Second, as politicians and business people who are not educators begin to have more and more say in education and try to run schools with a “business plan,” a greater push to use vouchers for private schools or alternative schools is going to occur. Think about it. When a new public school is built, the opportunity for graft is relatively small (except in contracting the actual construction of the building), but when a private school or “contracted school” is the focus of education, a politician can have all kinds of opportunities for little donations on the side or under the table. Whenever public schools come under fire, you need to ask yourself, “Who will benefit from this change?” If the answer is not the students, then there is a problem.

Third, having older teachers who have vast experience in educating students leave the field, you open the gates for younger teachers who are more easily manipulated to enter the field. Older teachers have been through situations where strikes actually occurred in Tennessee. They’ve seen various political systems employed in the schools and they are quite likely to speak out against other forms of unfair practices. They’ve seen the latest fads employed and abandoned. They aren’t fooled by those who claim to be “helping teachers” and then take away rights that were hard fought for in the past.

Fourth, younger teachers make less money than those who have been in the field for many years. Yes, when you get to the bottom line on many of the “changes” in education, you see that it’s about money and greed and supposedly getting the biggest bang for your buck.

The next time you decide to blame teachers for the fact that little Johnny isn’t performing the way you think he should, consider what kind of home support he’s had, how many times he’s been tested at school, whether the educational funds have been spent on wasting time evaluating performance instead of enhancing performance, and if the baby is being thrown out with the bath water in education by silly politicians who should be minding their own business.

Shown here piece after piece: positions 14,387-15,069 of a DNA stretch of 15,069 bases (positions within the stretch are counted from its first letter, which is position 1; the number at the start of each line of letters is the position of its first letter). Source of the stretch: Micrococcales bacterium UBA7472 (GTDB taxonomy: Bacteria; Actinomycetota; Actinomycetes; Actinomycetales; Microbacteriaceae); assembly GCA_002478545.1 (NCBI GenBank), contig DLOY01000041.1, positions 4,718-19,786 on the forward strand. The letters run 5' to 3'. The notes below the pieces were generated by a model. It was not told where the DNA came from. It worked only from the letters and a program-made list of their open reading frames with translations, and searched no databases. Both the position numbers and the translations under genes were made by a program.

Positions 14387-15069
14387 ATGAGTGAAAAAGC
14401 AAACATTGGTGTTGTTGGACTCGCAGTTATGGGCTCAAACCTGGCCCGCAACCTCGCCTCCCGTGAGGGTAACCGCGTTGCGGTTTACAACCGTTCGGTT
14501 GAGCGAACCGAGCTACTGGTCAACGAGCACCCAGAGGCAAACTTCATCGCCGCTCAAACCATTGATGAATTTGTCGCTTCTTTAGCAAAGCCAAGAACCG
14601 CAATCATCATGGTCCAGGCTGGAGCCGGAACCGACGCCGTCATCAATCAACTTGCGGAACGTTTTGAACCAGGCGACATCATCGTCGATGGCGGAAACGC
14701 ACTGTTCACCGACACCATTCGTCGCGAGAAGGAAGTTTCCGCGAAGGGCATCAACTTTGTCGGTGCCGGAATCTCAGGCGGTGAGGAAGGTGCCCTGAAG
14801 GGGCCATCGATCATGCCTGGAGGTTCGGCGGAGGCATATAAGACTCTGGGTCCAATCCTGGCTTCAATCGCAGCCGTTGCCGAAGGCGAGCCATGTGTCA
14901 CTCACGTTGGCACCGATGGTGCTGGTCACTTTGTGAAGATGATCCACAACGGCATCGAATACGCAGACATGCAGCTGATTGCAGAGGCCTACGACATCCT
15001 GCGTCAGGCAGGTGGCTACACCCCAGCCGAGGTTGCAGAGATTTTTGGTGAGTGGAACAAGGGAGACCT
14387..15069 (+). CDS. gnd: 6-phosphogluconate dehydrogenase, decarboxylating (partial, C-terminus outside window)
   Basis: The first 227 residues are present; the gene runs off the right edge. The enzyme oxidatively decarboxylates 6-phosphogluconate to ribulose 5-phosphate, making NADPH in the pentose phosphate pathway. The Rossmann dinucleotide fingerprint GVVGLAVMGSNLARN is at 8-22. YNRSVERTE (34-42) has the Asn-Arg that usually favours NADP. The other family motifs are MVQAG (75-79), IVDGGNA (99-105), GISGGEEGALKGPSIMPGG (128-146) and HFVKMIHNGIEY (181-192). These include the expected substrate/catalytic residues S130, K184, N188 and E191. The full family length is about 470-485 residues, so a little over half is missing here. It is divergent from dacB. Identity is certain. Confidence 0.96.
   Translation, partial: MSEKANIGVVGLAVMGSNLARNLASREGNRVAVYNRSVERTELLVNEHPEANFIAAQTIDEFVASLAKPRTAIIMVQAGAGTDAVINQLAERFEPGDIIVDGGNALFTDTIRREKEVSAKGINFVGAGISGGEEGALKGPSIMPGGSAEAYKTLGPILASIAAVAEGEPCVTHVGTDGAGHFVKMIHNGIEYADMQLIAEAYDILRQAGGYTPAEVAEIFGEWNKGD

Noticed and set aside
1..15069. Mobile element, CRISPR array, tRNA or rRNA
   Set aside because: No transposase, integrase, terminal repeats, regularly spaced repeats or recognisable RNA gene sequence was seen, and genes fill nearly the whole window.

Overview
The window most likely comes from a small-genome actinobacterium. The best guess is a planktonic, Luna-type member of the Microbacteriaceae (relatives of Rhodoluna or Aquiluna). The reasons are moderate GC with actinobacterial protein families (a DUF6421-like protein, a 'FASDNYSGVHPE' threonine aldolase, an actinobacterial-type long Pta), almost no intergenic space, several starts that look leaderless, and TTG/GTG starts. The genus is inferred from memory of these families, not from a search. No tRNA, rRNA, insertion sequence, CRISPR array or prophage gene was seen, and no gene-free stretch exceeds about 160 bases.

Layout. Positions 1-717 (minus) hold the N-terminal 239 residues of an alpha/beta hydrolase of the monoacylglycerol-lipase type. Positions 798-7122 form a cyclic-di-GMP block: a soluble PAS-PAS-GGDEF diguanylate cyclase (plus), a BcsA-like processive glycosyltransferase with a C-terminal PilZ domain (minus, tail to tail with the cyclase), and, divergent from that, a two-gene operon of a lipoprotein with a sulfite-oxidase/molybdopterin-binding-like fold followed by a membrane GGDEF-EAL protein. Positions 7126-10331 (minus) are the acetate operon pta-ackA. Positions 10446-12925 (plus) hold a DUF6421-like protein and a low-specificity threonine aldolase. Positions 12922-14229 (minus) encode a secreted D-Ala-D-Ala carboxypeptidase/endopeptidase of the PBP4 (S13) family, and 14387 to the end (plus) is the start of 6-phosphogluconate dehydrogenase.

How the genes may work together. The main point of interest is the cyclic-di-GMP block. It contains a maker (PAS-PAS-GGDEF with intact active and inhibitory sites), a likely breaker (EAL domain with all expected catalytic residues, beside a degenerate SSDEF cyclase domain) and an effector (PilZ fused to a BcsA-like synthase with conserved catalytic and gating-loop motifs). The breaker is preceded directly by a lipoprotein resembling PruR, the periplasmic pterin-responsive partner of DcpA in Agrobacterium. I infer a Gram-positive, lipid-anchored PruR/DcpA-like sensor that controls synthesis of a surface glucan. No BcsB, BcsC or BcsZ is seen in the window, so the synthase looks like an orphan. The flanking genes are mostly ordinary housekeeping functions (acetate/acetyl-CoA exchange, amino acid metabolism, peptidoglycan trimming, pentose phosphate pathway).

What’s the result of kicking teachers and blaming them for all of society’s ills? Bad news on the home front!

Sue Freeman Culverhouse
Sue Freeman Culverhousehttp://culverhouseart.com/
Author of Tennessee Literary Luminaries: From Cormac McCarthy to Robert Penn Warren (The History Press, 2013) Sue Freeman Culverhouse has been a freelance writer for the past 36 years. Beginning in 1976, she published magazines articles in Americana, Historic Preservation, American Horticulturist, Flower and Garden, The Albemarle Magazine, and many others. Sue is the winner of two Virginia Press Awards in writing. She moved to Springfield, Tennessee in 2003 with her sculptor husband, Bill a retired attorney. Sue has one daughter,  Susan Leigh Miller who teaches poetry and creative writing at Rutgers University. Sue teaches music and writing at Watauga Elementary School in Ridgetop, Tennessee to approximately 500 students in kindergarten through fifth grade. She also publishes a literary magazine each year; all work in the magazine is written and illustrated by the students. Sue writes "Uncommon Sense," a column in the Robertson County Times, which also appears on Clarksville Online. She is the author of "Seven keys to a sucessful life", which is  available on amazon.com and pubishamerica.com; this is a self-help book for all ages.


  1. I left when it seemed I couldn’t work enough. I always told new teachers, “A teacher’s work is never done.” But, when it came to the point that I couldn’t get the basics done and my job became more about paperwork than teaching, I had to get out of the profession. I miss my kiddos. But, I am a better mother and wife not being a teacher.